A former nurse at Allina Health System filed lawsuit alleging discriminatory conduct on the basis of his race. On Oct. 31, the U.S. District Court granted Allina’s motion for summary judgment.
Desmond Fielding began working as a nursing assistant for Allina in 2007 before being promoted to a registered nurse. Although he was the recipient of several “Care on the Spot Awards,” given to Allina employees who provide exceptional care to patients, he was also the recipient of several patient complaints.
Between 2014 and 2017, Fielding received 10 patient complaints. Once instance included threatening to take a call light away from a patient. In fall of 2018, Fielding received six new complaints. One patient’s family reported that Fielding shook a sleeping patient and said, “Wake up and quit sleeping on the job.” The patient’s wife asked for water, and Fielding allegedly said, “There is a water fountain right outside. Or you can get some exercise and come follow me.” In March of 2019, Fielding received corrective action for six incidents that occurred between January and March of 2019. One of these included assuming a patient was from Somalia and stating that Somalian women do not like when men take care of them. The patient’s son clarified that they were from Ethiopia, not from Somalia.
In the midst of patient complaints, Fielding was reporting racial incidents he had with both staff and patients. Fielding alleged that fellow nurses made derogatory comments about him, using the N-word, referring to him as “boy,” and using the phrase “you Blacks.” However, Fielding was unable to identify when those comments were made and how often they occurred.
Things came to a head in December 2019. Fielding was assigned to care for a patient with end-stage esophageal cancer. The patient, who had a gastrostomy tube, reported nausea and vomiting after feedings. A doctor advised that the patient switch from bolus feeds to pump feedings. Despite this, Fielding fed the patient by syringe, prompting the man to vomit, because he apparently did not want to take the time to set the pump up.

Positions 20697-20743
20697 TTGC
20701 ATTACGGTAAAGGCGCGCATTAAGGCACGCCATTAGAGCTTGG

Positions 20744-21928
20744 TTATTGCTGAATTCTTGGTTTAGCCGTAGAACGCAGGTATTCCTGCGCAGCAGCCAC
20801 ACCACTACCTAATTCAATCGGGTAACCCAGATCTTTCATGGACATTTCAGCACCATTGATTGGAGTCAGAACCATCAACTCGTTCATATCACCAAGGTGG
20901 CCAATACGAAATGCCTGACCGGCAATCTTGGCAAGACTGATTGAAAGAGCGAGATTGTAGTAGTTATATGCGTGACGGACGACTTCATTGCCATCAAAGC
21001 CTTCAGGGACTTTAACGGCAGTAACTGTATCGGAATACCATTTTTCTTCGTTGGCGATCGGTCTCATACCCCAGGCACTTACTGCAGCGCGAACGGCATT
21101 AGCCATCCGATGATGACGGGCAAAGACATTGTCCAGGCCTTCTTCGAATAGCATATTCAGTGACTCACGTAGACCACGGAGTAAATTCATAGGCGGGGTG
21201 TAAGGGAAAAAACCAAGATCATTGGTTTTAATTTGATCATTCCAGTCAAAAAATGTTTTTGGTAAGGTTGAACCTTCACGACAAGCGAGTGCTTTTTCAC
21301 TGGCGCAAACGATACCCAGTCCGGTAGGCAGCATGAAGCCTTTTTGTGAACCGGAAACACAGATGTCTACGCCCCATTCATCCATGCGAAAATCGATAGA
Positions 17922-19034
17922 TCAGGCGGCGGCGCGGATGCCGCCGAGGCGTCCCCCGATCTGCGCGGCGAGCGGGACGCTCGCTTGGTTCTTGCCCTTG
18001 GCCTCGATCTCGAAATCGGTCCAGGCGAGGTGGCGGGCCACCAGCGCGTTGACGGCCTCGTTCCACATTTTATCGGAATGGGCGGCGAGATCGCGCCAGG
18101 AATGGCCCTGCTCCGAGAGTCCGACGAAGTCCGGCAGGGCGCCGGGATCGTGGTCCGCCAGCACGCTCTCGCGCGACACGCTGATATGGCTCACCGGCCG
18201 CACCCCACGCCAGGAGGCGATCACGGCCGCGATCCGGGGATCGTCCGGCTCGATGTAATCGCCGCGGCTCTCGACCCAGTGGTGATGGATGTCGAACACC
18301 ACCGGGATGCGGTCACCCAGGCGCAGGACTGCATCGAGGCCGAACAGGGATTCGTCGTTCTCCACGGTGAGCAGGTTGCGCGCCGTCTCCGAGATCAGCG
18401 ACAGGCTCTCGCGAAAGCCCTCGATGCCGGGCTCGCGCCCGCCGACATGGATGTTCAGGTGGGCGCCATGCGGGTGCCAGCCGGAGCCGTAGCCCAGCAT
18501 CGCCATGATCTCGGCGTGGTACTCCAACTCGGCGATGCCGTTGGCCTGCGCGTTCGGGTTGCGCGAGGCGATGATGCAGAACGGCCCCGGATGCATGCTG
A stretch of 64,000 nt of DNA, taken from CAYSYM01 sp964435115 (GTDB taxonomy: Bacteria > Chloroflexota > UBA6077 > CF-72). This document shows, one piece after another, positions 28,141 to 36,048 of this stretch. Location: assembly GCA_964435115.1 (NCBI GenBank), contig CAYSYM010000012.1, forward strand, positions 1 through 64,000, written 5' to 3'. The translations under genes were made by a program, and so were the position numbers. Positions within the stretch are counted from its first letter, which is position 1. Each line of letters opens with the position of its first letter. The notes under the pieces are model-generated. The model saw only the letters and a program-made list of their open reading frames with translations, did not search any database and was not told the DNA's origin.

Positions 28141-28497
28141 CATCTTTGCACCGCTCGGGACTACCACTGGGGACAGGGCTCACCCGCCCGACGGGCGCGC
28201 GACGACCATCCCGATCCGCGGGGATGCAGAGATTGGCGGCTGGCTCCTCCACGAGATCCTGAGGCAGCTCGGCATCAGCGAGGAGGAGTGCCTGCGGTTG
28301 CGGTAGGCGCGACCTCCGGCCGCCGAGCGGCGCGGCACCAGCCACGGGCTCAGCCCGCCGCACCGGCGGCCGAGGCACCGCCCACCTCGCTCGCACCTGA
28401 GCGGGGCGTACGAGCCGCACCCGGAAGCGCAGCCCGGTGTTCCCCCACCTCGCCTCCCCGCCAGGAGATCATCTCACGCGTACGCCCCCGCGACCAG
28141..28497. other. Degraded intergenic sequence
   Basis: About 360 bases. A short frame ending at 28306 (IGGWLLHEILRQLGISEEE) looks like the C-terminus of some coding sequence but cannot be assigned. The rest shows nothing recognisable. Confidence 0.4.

Before he was terminated, Fielding filed a charge with the EEOC and Minneapolis Department of Civil Rights (MDCR). In March 2021, the MDCR concluded that there was no probable cause of discrimination. Subsequently, the EEOC issued Fielding a notice of right to sue. Fielding filed the lawsuit against Allina in June 2021.
Allina moved for summary judgment. The court granted the defendant’s motion to dismiss.
The court first considered Fielding’s claims for both direct and indirect discrimination. Although Fielding asserted that staff and patients made discriminatory comments based on his race, the court did not find evidence of discrimination. There was no evidence of how or when the comments were made. Nor did the court find evidence of indirect discrimination. It concluded that, despite prior awards, Fielding was not meeting Allina’s legitimate expectations, and that there was a legitimate, nondiscriminatory reason for Fielding’s termination.
The court disagreed with Fielding that there was retaliation. “[T]he record reflects that Fielding often engaged in protected activity after receiving corrective action,” the court wrote. It provided an example of Fielding receiving corrective action and then, six days later, reporting that he and other African American nurses were being harassed and experiencing hostile working conditions. Since Fielding did not provide sufficient evidence showing a causal link between the protected activity and his termination—in fact, showing the opposite—the court found that the retaliation claims failed.
Finally, the court rejected Fielding’s hostile work environment claim. “[C]omplaints were made against Fielding by a multitude of people, including nurses, other staff, and patients,” the court noted. “Most of these complaints were corroborated by others. While Fielding may dispute the complaints, he has not demonstrated that any of the complaints were based on his race, color, or national origin.”